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ENVS 320X HYDROLOGY (EARTH SCIENCE 320) ENVS 322X ENVIRONMENTAL POLICY (GEOGRAPHY 322) ENVS 350 SPECIAL TOPICS IN ENVIRONMENTAL STUDIES Selected topics in environmental science and/or policy. Topics chosen by instructors in consultation with students. One to four semester hours. May be repeated for different topics. ENVS 450 SEMINAR IN ENVIRONMENTAL STUDIES (OC, WC) Advanced study of selected topics in environmental policy and science, including guest lectures and presentations by faculty and students. This course satisfies the proficiency requirements for Oral Communication and Written Communication in the disciplines. Open to senior Environmental Studies majors or by permission of instructors. Three semester hours. ENVS 460 INDEPENDENT STUDY Independent research under faculty supervision by students either in the policy track or in the science track. Prerequisites: senior status or permission of instructor; permission of program director. Three to four semester hours. ENVS 470 AND 471 INTERNSHIP I AND II Work experience related to the student’s major, jointly supervised by the program director and a professional in the field. Although the usual internship will carry either three or six hours credit, a student may elect to arrange an internship carrying between two and six hours credit with the permission of the department. Each hour of credit will require forty hours at the internship site. Prerequisites: junior or senior status, permission of program director, and completion of coursework appropriate to the field work. Two to six semester hours. Pass-Fail only. ENVS 490 AND 491 HONORS THESIS I AND II Independent research in a special topic for honors. Prerequisites: senior status, GPA of 3.5 in the major and 3.3 overall, and permission of all members of the department. Three semester hours.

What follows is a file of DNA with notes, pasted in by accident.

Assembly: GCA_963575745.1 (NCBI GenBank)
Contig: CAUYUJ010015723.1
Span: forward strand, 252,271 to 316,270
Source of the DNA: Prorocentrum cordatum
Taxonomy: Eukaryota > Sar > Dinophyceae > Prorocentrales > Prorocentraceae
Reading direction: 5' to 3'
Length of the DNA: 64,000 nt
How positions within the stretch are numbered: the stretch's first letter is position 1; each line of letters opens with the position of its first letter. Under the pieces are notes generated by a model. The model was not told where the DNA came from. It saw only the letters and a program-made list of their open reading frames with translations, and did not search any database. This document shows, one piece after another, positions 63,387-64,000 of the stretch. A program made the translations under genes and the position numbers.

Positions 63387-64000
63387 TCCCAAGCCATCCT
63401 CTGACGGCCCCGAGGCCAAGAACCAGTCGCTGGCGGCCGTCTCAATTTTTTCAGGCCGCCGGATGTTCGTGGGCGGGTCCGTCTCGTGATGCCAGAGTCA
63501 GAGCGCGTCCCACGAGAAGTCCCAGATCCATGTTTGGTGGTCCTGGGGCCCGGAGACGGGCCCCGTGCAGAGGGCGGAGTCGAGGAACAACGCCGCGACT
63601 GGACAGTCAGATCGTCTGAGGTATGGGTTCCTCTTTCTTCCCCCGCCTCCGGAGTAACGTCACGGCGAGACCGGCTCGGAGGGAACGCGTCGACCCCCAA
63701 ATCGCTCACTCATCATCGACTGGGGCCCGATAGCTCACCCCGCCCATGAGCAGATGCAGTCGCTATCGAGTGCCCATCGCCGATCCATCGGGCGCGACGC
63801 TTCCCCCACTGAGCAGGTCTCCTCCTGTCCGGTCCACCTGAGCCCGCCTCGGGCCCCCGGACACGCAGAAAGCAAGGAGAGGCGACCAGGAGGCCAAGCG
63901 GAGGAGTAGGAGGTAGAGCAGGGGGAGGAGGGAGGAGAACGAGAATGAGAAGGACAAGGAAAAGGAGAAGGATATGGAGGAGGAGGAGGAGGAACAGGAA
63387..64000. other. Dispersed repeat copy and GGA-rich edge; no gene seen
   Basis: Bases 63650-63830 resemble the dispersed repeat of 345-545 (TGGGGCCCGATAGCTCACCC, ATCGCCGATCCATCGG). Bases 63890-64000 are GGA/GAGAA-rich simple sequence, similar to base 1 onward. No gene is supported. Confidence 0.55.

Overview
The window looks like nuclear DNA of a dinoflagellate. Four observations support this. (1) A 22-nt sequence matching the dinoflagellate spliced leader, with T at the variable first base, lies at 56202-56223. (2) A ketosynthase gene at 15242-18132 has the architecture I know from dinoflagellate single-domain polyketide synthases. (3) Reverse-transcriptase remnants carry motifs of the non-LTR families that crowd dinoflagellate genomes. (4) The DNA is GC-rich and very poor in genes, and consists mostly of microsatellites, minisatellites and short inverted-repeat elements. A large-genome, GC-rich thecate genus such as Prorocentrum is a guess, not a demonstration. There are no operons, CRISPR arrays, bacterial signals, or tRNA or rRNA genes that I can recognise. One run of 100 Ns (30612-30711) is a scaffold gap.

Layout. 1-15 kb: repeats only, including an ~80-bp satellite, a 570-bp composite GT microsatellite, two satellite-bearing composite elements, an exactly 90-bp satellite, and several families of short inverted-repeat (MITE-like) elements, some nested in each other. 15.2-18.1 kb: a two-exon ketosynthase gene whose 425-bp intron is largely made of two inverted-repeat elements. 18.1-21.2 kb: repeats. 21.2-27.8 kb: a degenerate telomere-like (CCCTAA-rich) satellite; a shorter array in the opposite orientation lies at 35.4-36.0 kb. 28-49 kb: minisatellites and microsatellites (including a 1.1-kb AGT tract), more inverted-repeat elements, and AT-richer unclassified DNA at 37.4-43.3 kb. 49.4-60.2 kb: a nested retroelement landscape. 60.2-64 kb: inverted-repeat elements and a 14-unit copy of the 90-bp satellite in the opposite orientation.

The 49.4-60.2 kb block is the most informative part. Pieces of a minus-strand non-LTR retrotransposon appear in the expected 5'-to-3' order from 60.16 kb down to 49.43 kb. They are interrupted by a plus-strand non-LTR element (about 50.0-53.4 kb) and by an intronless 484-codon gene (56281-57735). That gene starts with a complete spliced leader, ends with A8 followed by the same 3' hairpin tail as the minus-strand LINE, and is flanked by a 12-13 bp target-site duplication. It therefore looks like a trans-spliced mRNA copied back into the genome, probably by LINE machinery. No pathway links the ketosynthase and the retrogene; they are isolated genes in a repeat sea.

EQUINE STUDIES Professors Patricia Graham-Thiers, Chair Lisa Moosmueller-Terry Heather McCloud

Major Equine Studies (B.A. or B.S.)

Objectives: The Equine Studies program is a nationally-recognized program that specializes in the disciplines of

Show Jumping, Equitation, Show Hunters, Dressage and Combined Training. Students earn a bachelor’s degree in

Equine Studies through a program designed to produce a well-rounded horseperson with skills in teaching, training

and stable management. This program prepares students to enter the horse industry with the knowledge and

confidence necessary to perform successfully and professionally.

EQUINE STUDIES (B.A.)

Requirements: Required courses are 7 semester hours chosen from 101, 102, 103, 104, 201, 202, 203, 204, 301,

302, 303, 304, 315, 316, 322, 323, 343, 344, 352, 401, 402, 403, 404, 415, 416 or 422; 217, 218, 224, 305, 324, 326,

327, 335, 336, 360, 417, 418, 420, 435, and 437; and HHP 251. The mathematics requirement is met by

Mathematics 123 or higher.

EQUINE STUDIES (B.S.)

Requirements: Required courses are 7 semester hours chosen from 101, 102, 103, 104, 201, 202, 203, 204, 301,

302, 303, 304, 315, 316, 322, 323, 343, 344, 352, 401, 402, 403, 404, 415, 416 or 422; 217, 218, 224, 305, 324, 326,

327, 335, 336, 360, 417, 418, 420, 435, and 437; and HHP 251. Students must complete a natural science with lab,